I printed a bunch of these targets out and got Shoot-n-See stick on targets that were big enough to just cover the 10 ring ( the 2" or 3" ones worked great ) and I made about 50 copies.

Take them to the range and shot like you normally would. When your rounds on not striking where you want, you have instant feedback on the target itself to try and correct with your next magazine. ;)


Missileman 12-07-2010 04:32 PM

A good test to see if the sights are the problem: Hold the pistol with your shooting hand only enough not to drop it. Wrap your other (supporting) hand around your grip and squeeze so that the supporting hand is what is holding the pistol on target. Use just the tip/end of your finger on the trigger and squess off a shot while coninuing to squeeze hard with your supporting hand and not with your shooting hand. Try this a few times--it will tell you almost always where your sights are aimed and where the gun naturally shoots.

ScottA 12-07-2010 04:44 PM

Milking the grip is the first thing that came to my mind.

theferg2000 12-07-2010 06:48 PM

Thanks for all the replies, and great advice, i will try each one.

But let me give you a bit more info and see what you think. My tests were with a .40 single action, where as the other pistol i fired was . 380 S&W Bodyguard (double action), with what i think is a pretty long trigger pull.

I know that i used to have a problem with shooting low and left (along with many others), but with practice corrected it (i have been shooting for about 4 years or so). So i was going over everything in my mind that i have learned. But with the .380 DA, i was right where i wanted to be on every group. I even switched over to hers, and back to mine to see if i was just not doing something right. And the shots were probably about 8-10 inches low and about 6-8 inches to the left at 7 yards.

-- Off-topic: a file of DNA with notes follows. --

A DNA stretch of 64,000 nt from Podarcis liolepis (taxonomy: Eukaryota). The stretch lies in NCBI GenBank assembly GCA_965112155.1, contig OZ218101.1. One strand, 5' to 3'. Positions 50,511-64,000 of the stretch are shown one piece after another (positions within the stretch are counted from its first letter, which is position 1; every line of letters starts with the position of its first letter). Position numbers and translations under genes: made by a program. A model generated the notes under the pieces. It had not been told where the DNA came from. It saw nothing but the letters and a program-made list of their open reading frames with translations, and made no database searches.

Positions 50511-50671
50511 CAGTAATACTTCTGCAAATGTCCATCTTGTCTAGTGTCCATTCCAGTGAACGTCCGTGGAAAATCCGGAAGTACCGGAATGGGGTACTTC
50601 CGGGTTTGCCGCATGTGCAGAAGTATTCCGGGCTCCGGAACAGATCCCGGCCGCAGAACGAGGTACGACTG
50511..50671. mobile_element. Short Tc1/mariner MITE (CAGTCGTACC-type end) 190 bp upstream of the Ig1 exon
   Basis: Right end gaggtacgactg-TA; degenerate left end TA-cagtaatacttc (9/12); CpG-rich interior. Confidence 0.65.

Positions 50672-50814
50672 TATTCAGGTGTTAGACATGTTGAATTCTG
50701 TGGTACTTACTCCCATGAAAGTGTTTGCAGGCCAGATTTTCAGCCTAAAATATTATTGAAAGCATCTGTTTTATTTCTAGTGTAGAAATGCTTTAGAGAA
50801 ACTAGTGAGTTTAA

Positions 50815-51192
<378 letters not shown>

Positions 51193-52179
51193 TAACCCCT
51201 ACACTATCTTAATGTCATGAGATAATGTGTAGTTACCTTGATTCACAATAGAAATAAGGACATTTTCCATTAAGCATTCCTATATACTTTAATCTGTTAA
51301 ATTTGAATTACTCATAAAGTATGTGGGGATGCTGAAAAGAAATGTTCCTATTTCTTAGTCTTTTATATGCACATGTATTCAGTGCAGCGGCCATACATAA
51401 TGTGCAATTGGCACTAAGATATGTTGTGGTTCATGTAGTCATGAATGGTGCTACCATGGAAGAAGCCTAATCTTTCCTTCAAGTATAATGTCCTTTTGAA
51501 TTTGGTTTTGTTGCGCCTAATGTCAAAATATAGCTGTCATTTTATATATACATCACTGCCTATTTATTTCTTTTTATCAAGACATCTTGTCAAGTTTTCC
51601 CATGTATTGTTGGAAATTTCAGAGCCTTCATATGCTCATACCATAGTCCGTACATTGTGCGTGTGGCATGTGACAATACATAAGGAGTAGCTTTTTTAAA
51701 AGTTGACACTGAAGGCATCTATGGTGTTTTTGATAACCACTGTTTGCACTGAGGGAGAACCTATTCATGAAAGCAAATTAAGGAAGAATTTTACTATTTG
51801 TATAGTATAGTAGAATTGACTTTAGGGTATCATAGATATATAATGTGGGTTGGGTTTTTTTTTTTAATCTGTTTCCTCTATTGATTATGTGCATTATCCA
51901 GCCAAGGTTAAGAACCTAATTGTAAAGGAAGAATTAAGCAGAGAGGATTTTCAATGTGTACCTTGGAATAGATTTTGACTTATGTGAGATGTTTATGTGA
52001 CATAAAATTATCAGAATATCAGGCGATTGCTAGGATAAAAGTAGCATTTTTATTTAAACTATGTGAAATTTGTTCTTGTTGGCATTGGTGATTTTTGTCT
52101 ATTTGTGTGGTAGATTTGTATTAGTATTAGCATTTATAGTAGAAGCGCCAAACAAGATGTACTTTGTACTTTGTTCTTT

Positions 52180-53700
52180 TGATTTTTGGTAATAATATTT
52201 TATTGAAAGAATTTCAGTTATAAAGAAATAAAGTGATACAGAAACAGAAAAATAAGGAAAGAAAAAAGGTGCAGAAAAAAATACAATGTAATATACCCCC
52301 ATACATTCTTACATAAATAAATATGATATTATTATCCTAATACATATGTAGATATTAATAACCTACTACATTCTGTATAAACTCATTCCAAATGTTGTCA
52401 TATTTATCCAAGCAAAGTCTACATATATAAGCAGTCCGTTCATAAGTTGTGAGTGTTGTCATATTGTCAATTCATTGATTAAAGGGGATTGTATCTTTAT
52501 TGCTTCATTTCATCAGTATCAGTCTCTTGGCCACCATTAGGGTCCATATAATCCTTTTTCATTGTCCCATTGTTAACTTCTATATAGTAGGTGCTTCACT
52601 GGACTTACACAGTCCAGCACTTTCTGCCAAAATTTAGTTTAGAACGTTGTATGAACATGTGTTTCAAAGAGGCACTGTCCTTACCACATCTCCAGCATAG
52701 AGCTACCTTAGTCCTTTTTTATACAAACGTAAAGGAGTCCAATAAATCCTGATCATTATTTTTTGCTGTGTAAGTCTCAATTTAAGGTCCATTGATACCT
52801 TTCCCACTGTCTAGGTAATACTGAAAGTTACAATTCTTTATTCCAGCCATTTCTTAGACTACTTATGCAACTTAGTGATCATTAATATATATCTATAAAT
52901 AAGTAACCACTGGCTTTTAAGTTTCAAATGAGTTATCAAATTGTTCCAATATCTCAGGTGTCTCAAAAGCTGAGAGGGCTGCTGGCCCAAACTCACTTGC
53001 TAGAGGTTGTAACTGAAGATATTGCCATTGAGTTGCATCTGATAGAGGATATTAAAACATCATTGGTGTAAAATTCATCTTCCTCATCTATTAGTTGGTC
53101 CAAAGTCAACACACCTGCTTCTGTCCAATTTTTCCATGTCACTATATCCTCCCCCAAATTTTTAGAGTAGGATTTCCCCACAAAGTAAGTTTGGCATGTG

I have been sick for the last year and a half or so, so i have taken a break from regular practice, and am just getting back into it. Please don't take this reply as one of those "just agree with me, I am right" posts. I just want to get all the info out, and if i am wrong, then i am wrong, and i want to correct it. Thanks for the input.

NGIB 12-07-2010 06:57 PM

I will say that I did have one Taurus (not for long) that did actually shoot low & left. Can't remember which model it was, I think a Millenium Pro, and I tweaked the sights to get it better before I traded it off. I've also read more than a few threads about folks sending their guns back due to "accuracy" problems.

Shoot it off a rest and allow a few others to shoot it the same way. This will absolutely tell you whether it's the gun or technique...

Dillinger 12-07-2010 07:30 PM

Ferg - Can you tell us where on the clock your groups are at?

7 O'clock?

8 O'clock?


Because you might have two problems going against you. Shooting the same weapon off a rest as NGIB stated would be a great start. Do you have another experienced shooter who can go to the range with you?

JTJ 12-07-2010 07:56 PM

According to your chart I am mistaken about anticipation being the cause of the low left. I sometimes use a laser on dry fire and I find that on a long hard pull I would at times try to force the shot and the dot goes down and left. I called that anticipaion but may be I should have called it impatience. I dont have it happen on a good SA or striker. Also in dry fire I have watched the laser dot move to the right on hammer drop. Again with long hard pulls. I shot a P11 today ( no laser) and you probably know their reputation on triggers. I was able to control it fairly well thanks to dry fire practice and a lot of rounds through a previous P11. I also find it much harder to shoot consistant groups when the grips are too small. My PF9 was too small. I have also found that if I put the safety on or squeeze on an uncocked striker, the harder I squeeze the tighter my grip gets and I start pushing down and left. I am probably doing the same thing on a hard trigger.